Copan makes the greenest disk storage going, with no exception. So with everyone running out of power and data centre space, drowning in unstructured file data - why aren't customers buying it in droves?
The trouble is that Copan's products solve a problem many customers don't know that have and aren't motivated to solve anyway. Also, EMC, HDS, Nexsan and others have queered Copan's pitch by marketing their spin-down products as power-saving fixes for storing little-accessed data, even though they only save a fraction of what Copan can.
Copan's core technology is MAID, or Massive Array of Idle Drives. Three-quarters of the maximum 896 drives in a Copan Revolution array are switched off - they don't consume power nor generate heat. That means Copan can do something no other supplier does, which is to pack them so close together that if they were all switched on at once the array would overheat.
When data on idle drives is needed, then the drives are spun up so users get their data in seconds and don't have to wait for a tape reel to be located, mounted and streamed. The trade-off is slower but still online access against vastly lower energy bills and radically reduced floorspace needs.
Chris Santilli, Copan's chief technology officer (CTO) and a co-founder, says that a customer needing an array to store 250TB, an average Copan deal size, "would need five Nexsan cabinets, but it's only half a cabinet for us".
With 1TB SATA drives Copan can pack 896TB into one and a half data centre floor tiles - ten square feet. Not enough people care, though, in the great scheme of things, because most CIOs are not responsible for energy budgets. They might weep for the planet, but these are crocodile tears as far as data centre IT purchases are concerned.
A Copan survey of 250 IT professionals in Fortune 1000 companies found that 70 percent said energy efficiency was a priority for their company. That was well-meaning green fluff. Of these greenies, 66 percent say energy efficiency is considered but not the top priority.
Another 15 per cent said, confusingly, that energy efficiency is not important, leaving less than a fifth, 18 per cent, thinking it very important in storage buying decisions. That's around 13 percent of Fortune 1000 businesses, if we do a straight extrapolation, who would be ready to buy a Copan box if they knew they had a problem with old and little-accessed data clogging up their primary arrays.
But most CIOs also don't actually know that their primary arrays, meant to store transaction data, are actually chockful of data nobody wants to look at much. Santilli calls this persistent data, the stuff you have to keep and can't afford to send to tape vaults because you might need to look at it some time and it has to be online.
There's no way of measuring the stuff unless you monitor file access patterns. ESG analyst Mark Peters, roped in by Copan to talk about the survey, said: "Although no one truly knows the actual percentage of data that is persistent, we estimate it to be at least 60 per cent of data, probably more, and definitely growing." Gee, thanks Mark, you don't know either.
To reiterate - Copan sells a product solving a problem most CIOs don't know they have and aren't incented to solve anyway.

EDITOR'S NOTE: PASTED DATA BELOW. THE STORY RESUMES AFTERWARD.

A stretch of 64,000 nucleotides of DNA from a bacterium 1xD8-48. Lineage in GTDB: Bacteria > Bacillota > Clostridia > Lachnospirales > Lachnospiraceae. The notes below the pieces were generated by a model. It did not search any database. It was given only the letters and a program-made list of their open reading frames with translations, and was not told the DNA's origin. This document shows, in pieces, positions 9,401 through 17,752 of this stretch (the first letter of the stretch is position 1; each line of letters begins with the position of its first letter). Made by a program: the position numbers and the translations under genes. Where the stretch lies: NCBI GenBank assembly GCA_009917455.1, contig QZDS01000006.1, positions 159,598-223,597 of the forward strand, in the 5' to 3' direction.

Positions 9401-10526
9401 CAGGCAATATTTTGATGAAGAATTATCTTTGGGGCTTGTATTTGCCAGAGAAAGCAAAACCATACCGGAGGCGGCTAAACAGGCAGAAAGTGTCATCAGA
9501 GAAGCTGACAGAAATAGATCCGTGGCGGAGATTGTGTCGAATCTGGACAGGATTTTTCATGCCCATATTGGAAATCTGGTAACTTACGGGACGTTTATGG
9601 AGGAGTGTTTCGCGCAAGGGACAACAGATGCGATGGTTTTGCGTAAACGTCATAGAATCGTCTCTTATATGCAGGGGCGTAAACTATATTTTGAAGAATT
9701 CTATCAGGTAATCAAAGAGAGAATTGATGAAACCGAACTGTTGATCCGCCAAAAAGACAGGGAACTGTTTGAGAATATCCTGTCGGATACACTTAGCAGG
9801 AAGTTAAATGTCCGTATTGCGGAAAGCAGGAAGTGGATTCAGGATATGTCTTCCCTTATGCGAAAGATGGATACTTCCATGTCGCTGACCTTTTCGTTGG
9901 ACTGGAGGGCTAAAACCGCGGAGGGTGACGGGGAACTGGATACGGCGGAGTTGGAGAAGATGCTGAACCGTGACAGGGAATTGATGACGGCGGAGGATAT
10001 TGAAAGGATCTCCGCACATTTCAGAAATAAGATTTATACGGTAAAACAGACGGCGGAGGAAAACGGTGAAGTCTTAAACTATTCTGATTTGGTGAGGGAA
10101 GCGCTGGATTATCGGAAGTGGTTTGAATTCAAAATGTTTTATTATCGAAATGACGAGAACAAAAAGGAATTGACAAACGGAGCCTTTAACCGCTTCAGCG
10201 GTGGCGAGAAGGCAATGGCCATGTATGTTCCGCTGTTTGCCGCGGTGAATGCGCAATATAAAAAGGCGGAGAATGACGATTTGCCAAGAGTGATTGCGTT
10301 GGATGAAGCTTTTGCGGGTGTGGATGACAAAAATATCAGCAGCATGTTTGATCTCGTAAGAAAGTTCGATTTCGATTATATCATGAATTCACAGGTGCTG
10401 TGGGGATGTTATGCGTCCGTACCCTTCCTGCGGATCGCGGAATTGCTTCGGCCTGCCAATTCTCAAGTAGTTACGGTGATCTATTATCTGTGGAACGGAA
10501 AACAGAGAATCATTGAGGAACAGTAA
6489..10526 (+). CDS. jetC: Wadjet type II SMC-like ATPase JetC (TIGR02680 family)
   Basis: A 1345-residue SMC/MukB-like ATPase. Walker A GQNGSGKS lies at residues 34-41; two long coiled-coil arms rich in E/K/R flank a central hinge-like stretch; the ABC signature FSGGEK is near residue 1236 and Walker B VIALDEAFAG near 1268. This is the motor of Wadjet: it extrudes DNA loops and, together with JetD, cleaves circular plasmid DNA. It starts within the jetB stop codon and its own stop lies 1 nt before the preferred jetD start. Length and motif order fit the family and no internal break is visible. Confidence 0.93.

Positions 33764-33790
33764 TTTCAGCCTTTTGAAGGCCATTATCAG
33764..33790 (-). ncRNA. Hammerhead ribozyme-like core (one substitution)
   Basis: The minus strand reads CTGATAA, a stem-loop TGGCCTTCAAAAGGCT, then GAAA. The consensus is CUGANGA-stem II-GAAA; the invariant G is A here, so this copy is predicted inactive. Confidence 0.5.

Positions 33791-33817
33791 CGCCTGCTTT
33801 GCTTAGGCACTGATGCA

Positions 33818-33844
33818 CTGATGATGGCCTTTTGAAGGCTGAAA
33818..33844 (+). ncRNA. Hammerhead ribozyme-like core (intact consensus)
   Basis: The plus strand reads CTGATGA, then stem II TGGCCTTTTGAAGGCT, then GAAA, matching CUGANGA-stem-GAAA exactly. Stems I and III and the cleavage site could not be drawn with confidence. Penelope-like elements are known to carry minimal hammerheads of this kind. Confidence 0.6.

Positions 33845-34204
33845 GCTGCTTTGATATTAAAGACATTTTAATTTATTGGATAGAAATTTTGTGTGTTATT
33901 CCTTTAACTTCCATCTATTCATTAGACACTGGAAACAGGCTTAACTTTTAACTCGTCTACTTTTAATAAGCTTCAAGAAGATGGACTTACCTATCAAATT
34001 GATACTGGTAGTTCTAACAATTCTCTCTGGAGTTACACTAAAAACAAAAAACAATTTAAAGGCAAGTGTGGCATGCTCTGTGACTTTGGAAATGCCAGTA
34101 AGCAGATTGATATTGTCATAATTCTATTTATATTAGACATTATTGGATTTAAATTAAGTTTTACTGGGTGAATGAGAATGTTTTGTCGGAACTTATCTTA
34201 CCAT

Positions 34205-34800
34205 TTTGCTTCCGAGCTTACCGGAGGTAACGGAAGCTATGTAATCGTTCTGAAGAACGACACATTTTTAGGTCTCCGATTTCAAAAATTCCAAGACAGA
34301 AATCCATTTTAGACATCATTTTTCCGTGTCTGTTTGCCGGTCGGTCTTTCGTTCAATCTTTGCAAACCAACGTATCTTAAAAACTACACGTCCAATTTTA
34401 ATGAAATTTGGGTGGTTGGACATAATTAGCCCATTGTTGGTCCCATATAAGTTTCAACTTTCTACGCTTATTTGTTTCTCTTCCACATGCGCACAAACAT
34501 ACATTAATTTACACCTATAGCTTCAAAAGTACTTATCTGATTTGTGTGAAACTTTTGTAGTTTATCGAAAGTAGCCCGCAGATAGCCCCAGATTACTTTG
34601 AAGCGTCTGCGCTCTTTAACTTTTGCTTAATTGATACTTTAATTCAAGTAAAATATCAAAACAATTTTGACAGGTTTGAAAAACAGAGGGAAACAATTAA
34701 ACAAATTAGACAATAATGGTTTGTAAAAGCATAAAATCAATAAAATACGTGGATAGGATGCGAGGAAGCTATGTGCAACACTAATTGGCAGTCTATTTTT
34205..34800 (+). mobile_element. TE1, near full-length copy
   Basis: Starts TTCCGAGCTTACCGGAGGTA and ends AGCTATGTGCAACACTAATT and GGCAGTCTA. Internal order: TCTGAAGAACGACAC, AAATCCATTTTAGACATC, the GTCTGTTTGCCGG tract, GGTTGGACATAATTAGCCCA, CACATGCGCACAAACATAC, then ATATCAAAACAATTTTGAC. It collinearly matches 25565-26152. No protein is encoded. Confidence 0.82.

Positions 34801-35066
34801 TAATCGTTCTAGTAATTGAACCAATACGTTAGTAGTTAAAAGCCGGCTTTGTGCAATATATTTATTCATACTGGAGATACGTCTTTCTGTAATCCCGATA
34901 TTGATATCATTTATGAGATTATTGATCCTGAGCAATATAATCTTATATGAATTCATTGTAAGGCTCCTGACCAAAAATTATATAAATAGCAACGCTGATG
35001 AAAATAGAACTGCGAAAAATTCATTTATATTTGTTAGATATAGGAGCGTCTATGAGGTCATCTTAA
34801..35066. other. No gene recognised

What's Copan doing to be more successful? It's building alliances with HSM (Hierarchical Storage Management) suppliers such as Sun (SAM XFS), Symantec (Storage Foundation VXFS) and Quantum (StorNext) whereby users see a single logical file space encompassing transaction data on primary arrays, persistent data on Copan's Revolution arrays, and vaulted data on tape.
That makes the Copan kit easier to fit into a data centre environment, but it's still Copan and its channel partners mostly doing the selling, and selling to CIOs unaware of the problem and heedless of energy budgets.
Copan is improving its product. The arrays can be presented as virtual tape libraries as well as a straight file store, and they also support block-level deduplication with a FalconStor partnership.
The future will see the arrays getting a substantial boost in processing power - we're in a quad-Xeon era after all - and the arrays will then be able to run deduplication, encryption, replication and other functions themselves.
Santilli is keen on XAM as a way for open source developers and others to produce content-addressed storage (CAS) software which could run on the Copan array controllers. He is a great believer in leverage. However, that hasn't extended to getting Copan products supplied by EMC, HDS, HP, IBM or NetApp. Of the major IT system vendors only Sun Professional Services has a reseller agreement.
Revolution in waiting
Copan is privately-held and profitable, and has been through four funding rounds bringing in $89m. It has at least 250 installations in 17 countries, probably more, and is trading profitably. But it isn't a superstar, and it could be.
It seems likely that any Copan sales growth spurt depends upon CIOs getting energy budget responsibility, and on realising that their transaction arrays are storing data that has no business being on them, compliance data or what used to be called reference data. There we have it; the world's greenest and densest storage array, ready for a market with customers running out of energy and choking under an onslaught of file data.
It's not making as much headway as it could because customers aren't organised to recognise the problem and sort it. They are not hurting enough.
Santilli says: "A start-up has to solve a problem. If you're not solving a problem you have no right to exist." Copan is solving a problem, a big one, but it could be so much more successful if customers were feeling their energy cost and file growth pains more. Its product is revolutionary, it's just that customers aren't ready for the revolution - yet. ®